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No Spare: Do You Care?

Posted in Car Buying, Car Tech, Safety by Kurt Ernst | April 17th, 2011 | 16 Responses |

A flat spare tire? Bummer. Image: Flickr User kvanhorn

When I was shopping for my current MX-5 back in 2006, one of the first things I noticed when I popped the trunk was the absence of a spare tire. The old MX-5 Miata had a space-saver spare tucked into a corner of the trunk, which provided a handy storage bin for a first aid kit, rags and a few tools. The current generation of MX-5 had no spare, just a compressor, a bottle of Slime and a valve stem removal tool. I’ll admit that it did give me cause for concern, because experience has taught me to hope for the best but prepare for the worst. A little research showed that I could use the spare from either the Mazda RX-8 or the Mazda 3, so I made a mental note to start shopping junkyards when I had the chance. Five years later, I still haven’t added that spare tire to my trunk, but I have stopped worrying about it. I carry a few different types of plug kits and I have AAA membership, so what’s the worst that could happen?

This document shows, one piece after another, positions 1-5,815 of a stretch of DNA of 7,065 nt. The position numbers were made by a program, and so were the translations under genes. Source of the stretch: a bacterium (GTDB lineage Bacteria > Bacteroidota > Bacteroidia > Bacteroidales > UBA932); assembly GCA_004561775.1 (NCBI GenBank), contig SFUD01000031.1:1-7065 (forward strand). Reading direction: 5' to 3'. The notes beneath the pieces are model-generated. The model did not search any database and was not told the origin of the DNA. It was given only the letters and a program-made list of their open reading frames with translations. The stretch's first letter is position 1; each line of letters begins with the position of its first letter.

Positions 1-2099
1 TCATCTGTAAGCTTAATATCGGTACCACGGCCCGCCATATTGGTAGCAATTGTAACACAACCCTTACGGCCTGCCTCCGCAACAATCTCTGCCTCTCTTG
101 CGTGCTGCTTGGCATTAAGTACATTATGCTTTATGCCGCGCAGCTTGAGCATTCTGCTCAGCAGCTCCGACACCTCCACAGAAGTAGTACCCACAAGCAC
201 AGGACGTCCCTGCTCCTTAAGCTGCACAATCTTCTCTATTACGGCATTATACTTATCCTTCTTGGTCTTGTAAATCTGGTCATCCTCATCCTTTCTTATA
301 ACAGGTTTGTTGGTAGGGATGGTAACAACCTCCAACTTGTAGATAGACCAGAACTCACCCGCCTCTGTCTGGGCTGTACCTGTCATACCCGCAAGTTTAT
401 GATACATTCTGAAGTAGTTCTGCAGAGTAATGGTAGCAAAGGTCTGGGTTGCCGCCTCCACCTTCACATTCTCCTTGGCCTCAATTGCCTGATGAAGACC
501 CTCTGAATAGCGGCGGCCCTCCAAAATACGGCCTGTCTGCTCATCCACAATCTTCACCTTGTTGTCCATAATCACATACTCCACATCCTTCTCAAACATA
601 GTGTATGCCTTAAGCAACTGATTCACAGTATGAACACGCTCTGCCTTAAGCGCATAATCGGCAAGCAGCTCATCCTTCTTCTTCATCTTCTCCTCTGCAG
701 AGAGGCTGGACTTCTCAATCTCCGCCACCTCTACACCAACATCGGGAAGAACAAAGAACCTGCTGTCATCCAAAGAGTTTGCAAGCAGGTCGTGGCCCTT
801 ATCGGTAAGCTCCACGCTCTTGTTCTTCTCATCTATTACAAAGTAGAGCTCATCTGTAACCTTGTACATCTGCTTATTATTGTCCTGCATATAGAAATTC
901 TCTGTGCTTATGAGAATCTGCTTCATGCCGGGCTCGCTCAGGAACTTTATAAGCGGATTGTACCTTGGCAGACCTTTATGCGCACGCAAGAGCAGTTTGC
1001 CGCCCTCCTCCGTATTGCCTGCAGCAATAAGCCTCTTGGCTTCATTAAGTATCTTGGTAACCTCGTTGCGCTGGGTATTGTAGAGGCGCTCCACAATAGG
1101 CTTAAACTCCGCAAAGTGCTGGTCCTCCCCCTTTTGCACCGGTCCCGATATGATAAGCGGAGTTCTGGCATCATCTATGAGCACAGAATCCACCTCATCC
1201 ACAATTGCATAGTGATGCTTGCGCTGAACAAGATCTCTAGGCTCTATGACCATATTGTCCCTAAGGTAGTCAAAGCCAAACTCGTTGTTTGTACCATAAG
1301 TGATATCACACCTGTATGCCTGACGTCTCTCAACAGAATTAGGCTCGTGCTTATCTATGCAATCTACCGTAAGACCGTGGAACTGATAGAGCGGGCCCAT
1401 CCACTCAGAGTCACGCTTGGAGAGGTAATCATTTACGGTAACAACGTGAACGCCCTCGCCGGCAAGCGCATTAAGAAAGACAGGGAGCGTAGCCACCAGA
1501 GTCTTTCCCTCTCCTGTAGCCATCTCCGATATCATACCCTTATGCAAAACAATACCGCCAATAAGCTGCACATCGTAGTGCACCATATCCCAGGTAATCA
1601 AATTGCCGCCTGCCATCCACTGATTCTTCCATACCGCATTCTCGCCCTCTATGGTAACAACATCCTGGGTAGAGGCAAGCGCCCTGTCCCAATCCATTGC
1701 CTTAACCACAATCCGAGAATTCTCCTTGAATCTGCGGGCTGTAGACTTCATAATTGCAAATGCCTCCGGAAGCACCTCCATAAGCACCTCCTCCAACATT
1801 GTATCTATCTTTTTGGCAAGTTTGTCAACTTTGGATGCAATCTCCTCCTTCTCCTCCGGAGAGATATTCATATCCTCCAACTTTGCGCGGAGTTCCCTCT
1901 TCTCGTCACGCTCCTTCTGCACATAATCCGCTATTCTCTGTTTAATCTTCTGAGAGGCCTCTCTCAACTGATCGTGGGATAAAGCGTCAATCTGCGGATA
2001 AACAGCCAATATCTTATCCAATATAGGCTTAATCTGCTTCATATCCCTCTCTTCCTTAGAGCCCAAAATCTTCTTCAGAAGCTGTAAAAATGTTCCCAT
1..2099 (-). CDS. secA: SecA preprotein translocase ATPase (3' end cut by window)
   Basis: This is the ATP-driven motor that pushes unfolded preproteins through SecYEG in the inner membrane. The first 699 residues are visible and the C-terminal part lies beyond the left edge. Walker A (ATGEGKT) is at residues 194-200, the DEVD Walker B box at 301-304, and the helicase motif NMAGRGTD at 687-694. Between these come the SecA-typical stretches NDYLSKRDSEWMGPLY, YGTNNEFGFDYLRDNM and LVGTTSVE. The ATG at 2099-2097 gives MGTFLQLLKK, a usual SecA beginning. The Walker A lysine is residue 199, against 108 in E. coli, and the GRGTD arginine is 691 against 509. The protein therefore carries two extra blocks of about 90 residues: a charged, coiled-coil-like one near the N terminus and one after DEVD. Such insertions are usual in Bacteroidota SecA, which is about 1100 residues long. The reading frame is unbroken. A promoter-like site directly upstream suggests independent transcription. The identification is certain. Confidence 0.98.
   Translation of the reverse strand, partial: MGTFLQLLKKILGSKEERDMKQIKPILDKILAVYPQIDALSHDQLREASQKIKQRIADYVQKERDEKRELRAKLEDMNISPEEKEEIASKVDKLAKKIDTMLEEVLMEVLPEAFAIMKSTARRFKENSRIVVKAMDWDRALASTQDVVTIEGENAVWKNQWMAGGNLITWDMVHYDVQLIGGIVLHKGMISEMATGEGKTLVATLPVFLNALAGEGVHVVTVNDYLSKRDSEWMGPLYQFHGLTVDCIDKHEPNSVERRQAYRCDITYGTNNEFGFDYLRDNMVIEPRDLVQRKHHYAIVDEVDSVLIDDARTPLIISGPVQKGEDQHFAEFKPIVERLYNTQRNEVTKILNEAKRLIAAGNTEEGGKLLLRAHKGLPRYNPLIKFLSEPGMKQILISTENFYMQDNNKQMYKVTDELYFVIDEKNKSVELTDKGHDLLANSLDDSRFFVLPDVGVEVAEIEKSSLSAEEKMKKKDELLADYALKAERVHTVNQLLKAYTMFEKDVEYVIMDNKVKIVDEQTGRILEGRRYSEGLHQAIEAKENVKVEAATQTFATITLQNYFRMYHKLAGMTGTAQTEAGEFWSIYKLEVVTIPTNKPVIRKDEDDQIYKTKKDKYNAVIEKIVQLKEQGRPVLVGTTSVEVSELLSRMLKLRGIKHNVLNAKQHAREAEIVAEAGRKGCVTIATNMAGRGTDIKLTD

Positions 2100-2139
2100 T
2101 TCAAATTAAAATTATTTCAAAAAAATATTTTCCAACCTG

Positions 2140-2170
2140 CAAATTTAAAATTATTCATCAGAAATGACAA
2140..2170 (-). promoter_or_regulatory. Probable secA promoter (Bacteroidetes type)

In close to 30 years of driving, I’ve experienced exactly one high speed blowout, driving the Florida Turnpike in a rented Mustang. I’ve had plenty of flat tires, but virtually all were repairable, at least temporarily, with a plug kit and a portable compressor. If I find a nail in the tread, I usually don’t even bother pulling the wheel (especially on the road), since it’s quicker and easier to fix the tire on the car. A surprising number of new cars now come without spare tires, and run-flat tires seem to be losing market share each and every year. Some cars. like Ford’s Mustang, don’t offer a spare tire with the bigger Brembo brake kit. Other cars, like Hyundai’s Elantra, offer a spare tire only as an option, since the spare would have a negative impact on fuel economy.

Here are my questions, RideLust readers: does your current ride have a spare tire, and if not, do you care? Would the absence of a spare tire cross a car off your shopping list? If you drive a car without a spare, what precautions do you take? When was the last time you had a flat tire that couldn’t be repaired via a plug kit?

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16 Responses

  1. chris carrara says:

    I do not have a spare… sometimes my tire goes inexplicably flat while i’m driving. i just pull into a gas station and fill it with air.